Tuesday, February 28, 2017


[Kyle]From the anchorage at Ballandra (Isla Carmen), we made the quick, nine-mile trip across the San Jose channel to the town of Loreto.

As over the previous three days, the wind was out of the north at around fifteen knots. Loreto is due east of Ballandra, so we had a fairly boisterous ride as the cross seas rolled Begonia back and forth as they passed beneath us.

Not surprisingly, we were the only ones off of the harbor entrance when we set the anchor. The seas were a little bit calmer, but we were still pitching up and down in two-foot chop. My reasoning had been this: The winds were supposed to be calm after sunset. If we set the anchor when they, uh, weren’t, and it held, we would be ready to go ashore first thing the next morning. We would stay aboard until then and would be able to attend quickly to any dragging issues. Winds for the next two days would be milder, so we could enjoy our time ashore without worry.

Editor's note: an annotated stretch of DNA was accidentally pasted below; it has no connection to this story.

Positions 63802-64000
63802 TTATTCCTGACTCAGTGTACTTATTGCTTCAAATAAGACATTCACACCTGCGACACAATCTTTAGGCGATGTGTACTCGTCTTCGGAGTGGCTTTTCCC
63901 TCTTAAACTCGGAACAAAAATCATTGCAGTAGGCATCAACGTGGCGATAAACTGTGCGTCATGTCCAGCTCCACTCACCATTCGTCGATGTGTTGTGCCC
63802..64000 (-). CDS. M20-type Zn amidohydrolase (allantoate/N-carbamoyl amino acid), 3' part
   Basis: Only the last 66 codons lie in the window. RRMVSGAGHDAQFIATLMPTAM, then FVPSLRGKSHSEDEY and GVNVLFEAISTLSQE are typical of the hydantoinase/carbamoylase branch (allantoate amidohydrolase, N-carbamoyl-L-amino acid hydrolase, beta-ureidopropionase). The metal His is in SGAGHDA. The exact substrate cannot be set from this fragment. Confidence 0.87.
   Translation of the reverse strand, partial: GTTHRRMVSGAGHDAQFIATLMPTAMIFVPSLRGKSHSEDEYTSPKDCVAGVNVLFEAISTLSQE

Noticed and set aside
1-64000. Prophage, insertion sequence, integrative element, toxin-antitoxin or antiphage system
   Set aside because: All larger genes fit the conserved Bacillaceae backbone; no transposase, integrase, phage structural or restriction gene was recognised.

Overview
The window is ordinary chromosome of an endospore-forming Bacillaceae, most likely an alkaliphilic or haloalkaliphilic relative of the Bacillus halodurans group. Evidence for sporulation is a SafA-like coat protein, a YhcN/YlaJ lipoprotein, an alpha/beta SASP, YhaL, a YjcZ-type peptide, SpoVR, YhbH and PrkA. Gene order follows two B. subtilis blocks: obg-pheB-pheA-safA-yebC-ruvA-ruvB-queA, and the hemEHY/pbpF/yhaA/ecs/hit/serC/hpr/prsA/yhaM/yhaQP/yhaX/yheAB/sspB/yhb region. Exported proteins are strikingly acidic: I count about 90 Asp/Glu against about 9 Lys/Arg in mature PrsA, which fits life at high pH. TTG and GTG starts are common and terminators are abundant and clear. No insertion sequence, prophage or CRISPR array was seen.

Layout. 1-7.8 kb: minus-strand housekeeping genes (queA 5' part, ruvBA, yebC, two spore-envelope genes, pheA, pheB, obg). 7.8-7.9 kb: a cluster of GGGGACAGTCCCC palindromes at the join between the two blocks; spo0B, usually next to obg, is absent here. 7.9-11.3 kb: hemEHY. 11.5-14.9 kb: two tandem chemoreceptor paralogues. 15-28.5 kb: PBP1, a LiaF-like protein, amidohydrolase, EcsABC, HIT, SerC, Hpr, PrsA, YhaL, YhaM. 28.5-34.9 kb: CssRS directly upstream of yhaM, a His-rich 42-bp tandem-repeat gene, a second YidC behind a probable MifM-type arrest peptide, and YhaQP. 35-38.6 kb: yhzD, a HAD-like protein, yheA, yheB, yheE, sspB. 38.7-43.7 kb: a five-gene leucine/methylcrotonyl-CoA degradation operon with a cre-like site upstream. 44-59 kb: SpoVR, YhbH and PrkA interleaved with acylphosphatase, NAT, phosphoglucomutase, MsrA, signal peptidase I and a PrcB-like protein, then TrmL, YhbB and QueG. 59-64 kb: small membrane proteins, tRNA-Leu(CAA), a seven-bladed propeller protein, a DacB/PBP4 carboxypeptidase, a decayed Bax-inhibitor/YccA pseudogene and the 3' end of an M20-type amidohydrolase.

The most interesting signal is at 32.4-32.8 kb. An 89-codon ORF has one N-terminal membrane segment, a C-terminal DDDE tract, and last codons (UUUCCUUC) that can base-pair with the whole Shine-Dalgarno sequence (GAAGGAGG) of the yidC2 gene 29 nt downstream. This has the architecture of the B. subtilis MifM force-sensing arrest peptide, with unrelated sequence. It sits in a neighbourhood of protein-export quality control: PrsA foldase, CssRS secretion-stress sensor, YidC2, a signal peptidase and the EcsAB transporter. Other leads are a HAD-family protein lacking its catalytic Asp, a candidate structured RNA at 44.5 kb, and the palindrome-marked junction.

A fun sail and we arrive in Loreto in plenty of time for sunset

Our plan worked. Just after sunrise, we rowed ashore on a flat sea.

Loreto is a wonderful, charming little town. We walked to the plaza in the center along cobbled streets covered by pergolas of topiary. Fronting the square is the first mission in Baja, founded by the Jesuits, out from which all of the other missions in both Alta (U.S.) and Baja California spread. They had a nice museum detailing their history and the influence the missions had on the indigenous populations that were centered in the area before their arrival. The Jesuits very diligently mapped the Sea of Cortez as well as taking census and copying and classifying native languages. Most telling was the records of the native population declining 90% in the first seventy years after their arrival.

Around Loreto

A mix of fun (eating & sightseeing) and shopping (mostly fun!)

After the mission, we meandered through town, poking into this shop or that for one thing or another that we wanted or needed without actually buying anything. After our second circuit, we picked a restaurant for lunch, then we made one more round, this time making purchases and filling our bags until they each felt like they contained their own cinder block.

We rowed our booty back to Begonia, stowed it, and then headed back into town for the tail end of Loreto’s Carnaval (Spanish spelling) festivities.